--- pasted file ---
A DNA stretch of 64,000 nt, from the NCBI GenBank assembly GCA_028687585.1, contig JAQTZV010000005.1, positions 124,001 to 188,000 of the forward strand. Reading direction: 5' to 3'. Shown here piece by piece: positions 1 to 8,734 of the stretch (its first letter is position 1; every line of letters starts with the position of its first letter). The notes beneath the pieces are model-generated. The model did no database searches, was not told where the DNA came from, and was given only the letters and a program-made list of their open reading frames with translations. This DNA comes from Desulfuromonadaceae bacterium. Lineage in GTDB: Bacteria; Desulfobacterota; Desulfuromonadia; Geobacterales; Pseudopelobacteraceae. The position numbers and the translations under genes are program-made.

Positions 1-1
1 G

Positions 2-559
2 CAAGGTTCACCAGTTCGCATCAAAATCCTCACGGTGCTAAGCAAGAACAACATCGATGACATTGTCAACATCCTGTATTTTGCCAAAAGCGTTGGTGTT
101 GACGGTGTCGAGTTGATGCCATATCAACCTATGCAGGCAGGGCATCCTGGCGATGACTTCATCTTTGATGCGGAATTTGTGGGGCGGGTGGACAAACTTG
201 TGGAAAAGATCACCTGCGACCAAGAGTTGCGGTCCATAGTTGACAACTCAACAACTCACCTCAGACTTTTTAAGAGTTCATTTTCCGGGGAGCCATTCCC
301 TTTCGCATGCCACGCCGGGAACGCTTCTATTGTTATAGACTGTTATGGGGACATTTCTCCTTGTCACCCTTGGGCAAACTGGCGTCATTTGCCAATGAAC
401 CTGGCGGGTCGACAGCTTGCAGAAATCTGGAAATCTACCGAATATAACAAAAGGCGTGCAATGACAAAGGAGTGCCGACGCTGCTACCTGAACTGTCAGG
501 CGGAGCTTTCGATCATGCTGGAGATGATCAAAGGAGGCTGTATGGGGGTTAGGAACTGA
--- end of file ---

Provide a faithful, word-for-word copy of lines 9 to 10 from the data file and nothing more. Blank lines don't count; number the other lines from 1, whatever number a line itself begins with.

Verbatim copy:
401 CTGGCGGGTCGACAGCTTGCAGAAATCTGGAAATCTACCGAATATAACAAAAGGCGTGCAATGACAAAGGAGTGCCGACGCTGCTACCTGAACTGTCAGG
501 CGGAGCTTTCGATCATGCTGGAGATGATCAAAGGAGGCTGTATGGGGGTTAGGAACTGA